The danger and folly of sex ed for young children
This piece was submitted by a friend (and reader of these pages), Federico Genoese-Zerbi, who has done research on the value (or lack thereof) of sex education for young children. Senator Obama, in his recent suggestion that sex education be provided to kindergarten aged children, was referring at least in part to child protection programs based on touch identification. Without entering the debate about whether this is a constitutional role for the federal government (it’s not) I want to review the data about these programs, now in wide use across the country. The point, and one that nobody seems to focus on, is that these programs: (a) haven’t been shown effective; (b) may be harmful; and (c) cost a lot of money. If these programs were a vaccine against child sexual abuse, the FDA would not approve them and the public would be aghast if they were used. Touch training child protection programs were developed during the 1970s and early 1980s to combat child sexual abuse – certainly a worthwhile goal. The effectiveness of these “touch” programs is predicated on three hypotheses  : (1) Child based prevention programs can effectively provide information that children will retain about abusive touching; (2) Children so trained will be able to apply their knowledge and recognize abusive touching, situations or events; (3) Children will successfully use their training to thwart attempted sexual abuse. In order for these programs to reduce victimization all three hypotheses must be true. Much research conducted since these programs were first introduced has therefore attempted to validate one or more of these hypotheses. The first hypothesis has been substantially validated.  Children are able to mechanically retain the information presented in these programs. Validation of the second hypothesis is less settled and (in a turn of events that should not surprise anybody) results vary by age and maturity. Consistently across all experimental scenarios, children eight years old and older are able to recognize abusive situations based on their training.    Obviously, children do not mature at an equal pace. Rather, their ability to master this material grows with their age: the older the group, the larger the percentage of children able to apply these lessons. Based on the data available it is extremely unlikely that a significant majority of children can successfully learn to apply this training before the third grade. So, training kindergarten age students (which is what sen. Obama suggested) appears irrational on this single fact. The reality is worse; the third hypothesis is the least studied and most problematic. Those studies I reviewed show that children who are trained are no better able to avoid victimization when it is attempted  . In fact, I could not find a single analysis showing that children who are trained are more successful at warding off abusers than children who are not. Some proponents cite a handful of anecdotal retrospective reports during follow-up interviews with trained children. Anybody with even a passing understanding of experimental technique and data analysis can tell you how weak this evidence is; its flaws include: lack of a control group, lack of comparison to non trained children, inability to generalize to a larger population, edge effects, lack of peer review, and lack of confounding factor elimination. Of course one could hypothesize that even though the foundational assumptions for the training are invalid, the training is nevertheless effective due to some unknown mechanism. If this were the case, then given how long these programs have been around and the fact that a large percentage (over 70% as of the end of 2004) of children in our nation’s schools undergo this training, epidemiological data should show a decrease in the victimization rate of trained children (or even overall, unless the training merely shifts predator attention – see further analysis below). There is no such epidemiological support. To the contrary, some evidence suggests that (even after correcting for methodological differences) the incidence of child sexual abuse is increasing.  I have found a single study suggesting positive value in these programs’ ability to reduce sexual abuse, a retrospective survey of nearly 1000 college age women. This study does show a statistically significant lower rate of victimization among women who reported having been trained on a touch identification program in school. Unfortunately, the study has serious limitations. Specifically, the data were based on recollection of training, the study reviewed a single, limited demographic, and results were inconsistent with larger scale epidemiological reviews. Because of these concerns the authors themselves find the results unconvincing; they recommend additional research cutting across multiple demographic groups, verifying retrospective data and, most importantly, creating controlled groups for comparison.  In addition to recommending additional research, the authors advance a hypothesis to reconcile their data with studies that show children are not able to thwart attacks. They suggest that the training itself is not effective but the mere act of having been trained changes abuser behavior to target children who have not been trained. This hypothesis (which is documented in the literature in other papers but never proven) would account for a reduction in the victimization rate for trained children while at the same time not reducing the victimization rate for the population overall (untrained children would become targets and suffer an increase in their abuse rate.) If this hypothesis were correct (and, as I pointed out, there’s no reason to believe it is other than this circumstantial evidence) then any value of training will disappear as training coverage approaches 100%. Further, any abuse prevention program must include two features to protect children: (1) Any documentation of which children participated and which children did not participate in training must be destroyed. Not to do so would amount to painting a virtual bull’s eye on the children known to be untrained. (2) Content is irrelevant. Since any positive effect is not due to the training itself (but rather to changes in predator behavior in response to perceived target hardening) then any material would serve the same purpose. Show the children Looney Tunes cartoons; cheaper, more fun, and just as effective. It is interesting but unremarkable that based on my review of all this research I concluded that child based abuse prevention programs have not been shown to be effective in reducing sexual abuse. What is remarkable is that professionals in the field generally agree with my position yet still advocate this training! For instance, I found an article printed in the Virginia Child Protection Newsletter supporting my position but mentioning that “despite concerns raised by experts and professionals, there has been widespread support from parents…”  I suspect parents are not told the programs don’t work. Further, the article authors argue in favor continuing these programs (instead, say, of telling the parents that the programs don’t’ work) . They cite two reasons : (1) They believe child based abuse prevention programs are harmless and may yet deliver some effectiveness that has not been documented; (2) The cost of administering these programs is low on an absolute scale. The authors cite $7.00 per student in California. The first reason may be false; the second reason is false and also bad public policy. In fact, several kinds of negative, unintended, results have been documented (albeit weakly) in relation to child based prevention programs (parents, think about this when you review your children’s kindergarten and elementary school curricula). Some studies documented affective changes in trained children causing them to have negative response to touching associated with non abusive situations such as bathing and tickling . Other studies have documented an increase in fear and apprehension in children who have been trained,  including anxiety about becoming victims of child sexual abuse and growing fear of adults.  Don’t get me wrong: these data are not definitive. Nevertheless they do suggest harm and it seems irresponsible to expose children to it with no clear and convincing benefit to be gained. The second argument advanced in the Virginia Newsletter, that these programs are cheap, must be examined in the context of limited resources. $7.00 per student may seem low, but when multiplied by millions of children nationally it becomes a significant sum that could be left to taxpayers or spent on programs known to deliver better value (for instance, improving reading skills). This is entirely too high to pay for a service which has not been shown to be effective. In conclusion, I am shocked to find how widespread these programs are in light of such dearth of positive supporting data. I’ll reiterate the point I made in my opening paragraph: if these programs were a vaccine against sexual abuse, the FDA would never approve them and most parents would never consent to them. Instead, the great liberal  social engineers (whose can apparently claim sen. Obama as one of their own) have no problem administering them to the nation’s unsuspecting public; our children are their guinea pigs. REFERENCES  D. Finkelhor, A Sourcebook on Child Sexual Abuse (Beverly Hills, Calif.: Sage Publications, 1986).  C. Wooley and T. Gabriels, "Children's Conceptualisation of some child sexual abuse prevention concepts as taught by 'Keeping Ourselves Safe', a New Zealand Prevention Programme," The Australasian Journal of Disaster and Trauma Studies 1999-1 (1999).  P. Church, et al., "The Prevention of Sexual Abuse: Examination of the Effectiveness of a Program with Kindergarten-Age Children," Behavior Therapy 19 (1988): 429-35.  Neil Gilbert, Protecthing Young Children from Sexual Abuse: Does Preschool Training work? (Lexington, Mass.: Rowman & Littlefield, 1989).  M. De Young, "The Good Touch/Bad Touch Dilemma," Child Welfare 67 (1988): 60-68.  Wooley, Supra.  D. Finkelhor et al., "The effectiveness of victimization prevention instruction: an evaluation of children's responses to actual threats and assaults," Child Abuse and Neglect 19 (1995): 141-53.  D. Finkelhor et al., “Victimization prevention programs for children: A follow-up,” American Journal of Public Health 85 (1995): 1684-1689.  R. Bolen and M. Scannapieco, “Prevalence of child sexual abuse: A corrective metanalysis,” Social Service Review, 73 (1999): 281-313.  L. Gibson et al., “Child sexual abuse prevention programs: do they decrease the occurrence of child sexual abuse?” Child Abuse & Neglect 24-9 (2000): 1115-1125.  Id. at 1122, 1123  ..., . "Preventing child sexual abuse." Virginia Child Protection Newsletter (Summer 2002): 1-16, at 13.  Id.  Id. at 16  Gilbert, Supra.  J. Garbarino, “Children’s response to a sexual abuse prevention program: A study of the Spiderman comic,” Child Abuse & Neglect 11 (1987): 143-48.  D. Finkelhor and J. Dziuba-Leatherman, “Victimization prevention programs: A national survey of children's exposure and reactions,” Child Abuse & Neglect, 19 (1995): 129-39.  By the word “liberal” I mean those driving to changes in status quo. This particular brand of snake-oil has been bought by school boards in politically liberal and conservative school districts, as well as by socially liberal and conservative organizations.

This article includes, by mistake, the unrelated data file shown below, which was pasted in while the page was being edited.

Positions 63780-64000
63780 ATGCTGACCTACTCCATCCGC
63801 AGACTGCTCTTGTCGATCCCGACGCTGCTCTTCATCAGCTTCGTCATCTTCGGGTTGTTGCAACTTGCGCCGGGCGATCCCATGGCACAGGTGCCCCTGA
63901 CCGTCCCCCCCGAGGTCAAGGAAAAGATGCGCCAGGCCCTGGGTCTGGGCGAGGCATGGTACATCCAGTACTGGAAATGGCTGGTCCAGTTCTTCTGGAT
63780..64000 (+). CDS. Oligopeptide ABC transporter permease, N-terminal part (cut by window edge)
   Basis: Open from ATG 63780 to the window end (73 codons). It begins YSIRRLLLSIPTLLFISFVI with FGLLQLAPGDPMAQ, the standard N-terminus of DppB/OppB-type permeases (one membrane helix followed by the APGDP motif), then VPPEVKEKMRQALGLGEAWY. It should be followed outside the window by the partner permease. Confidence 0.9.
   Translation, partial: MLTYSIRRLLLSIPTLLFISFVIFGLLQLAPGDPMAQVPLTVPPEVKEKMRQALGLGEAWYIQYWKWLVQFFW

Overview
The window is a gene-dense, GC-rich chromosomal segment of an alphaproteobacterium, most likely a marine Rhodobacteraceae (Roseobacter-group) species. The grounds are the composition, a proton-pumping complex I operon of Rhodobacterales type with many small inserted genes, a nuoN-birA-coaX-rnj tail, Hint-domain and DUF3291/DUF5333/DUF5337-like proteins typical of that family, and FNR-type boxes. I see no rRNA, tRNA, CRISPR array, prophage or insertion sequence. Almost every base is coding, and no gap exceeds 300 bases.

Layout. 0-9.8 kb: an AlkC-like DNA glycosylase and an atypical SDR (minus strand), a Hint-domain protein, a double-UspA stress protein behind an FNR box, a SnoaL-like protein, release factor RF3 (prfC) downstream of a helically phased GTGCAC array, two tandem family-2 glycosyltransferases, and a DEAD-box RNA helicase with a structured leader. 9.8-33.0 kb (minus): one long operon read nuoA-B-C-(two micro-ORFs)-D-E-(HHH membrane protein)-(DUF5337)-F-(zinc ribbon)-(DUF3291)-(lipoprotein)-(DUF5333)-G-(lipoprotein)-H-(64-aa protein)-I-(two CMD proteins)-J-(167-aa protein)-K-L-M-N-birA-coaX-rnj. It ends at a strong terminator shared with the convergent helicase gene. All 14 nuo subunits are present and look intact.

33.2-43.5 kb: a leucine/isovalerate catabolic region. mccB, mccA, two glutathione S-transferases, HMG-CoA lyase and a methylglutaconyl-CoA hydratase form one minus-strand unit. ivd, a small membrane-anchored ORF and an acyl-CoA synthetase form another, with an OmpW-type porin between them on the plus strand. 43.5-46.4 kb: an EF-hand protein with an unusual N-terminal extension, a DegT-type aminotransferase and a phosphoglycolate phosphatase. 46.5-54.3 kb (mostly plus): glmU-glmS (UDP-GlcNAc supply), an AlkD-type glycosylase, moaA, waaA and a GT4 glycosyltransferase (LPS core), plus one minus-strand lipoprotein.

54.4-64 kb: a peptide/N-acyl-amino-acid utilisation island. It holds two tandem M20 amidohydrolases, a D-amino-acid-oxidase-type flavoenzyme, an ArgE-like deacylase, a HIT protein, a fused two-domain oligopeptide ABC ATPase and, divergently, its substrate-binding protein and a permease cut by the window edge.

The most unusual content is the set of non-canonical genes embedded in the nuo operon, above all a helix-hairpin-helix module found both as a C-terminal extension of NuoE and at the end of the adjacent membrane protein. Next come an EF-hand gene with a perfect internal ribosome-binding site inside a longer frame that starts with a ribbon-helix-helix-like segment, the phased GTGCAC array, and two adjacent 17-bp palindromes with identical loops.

|Print article||This entry was posted by Rossputin on 07/23/07 at 03:26:57 am . Follow any responses to this post through RSS 2.0.|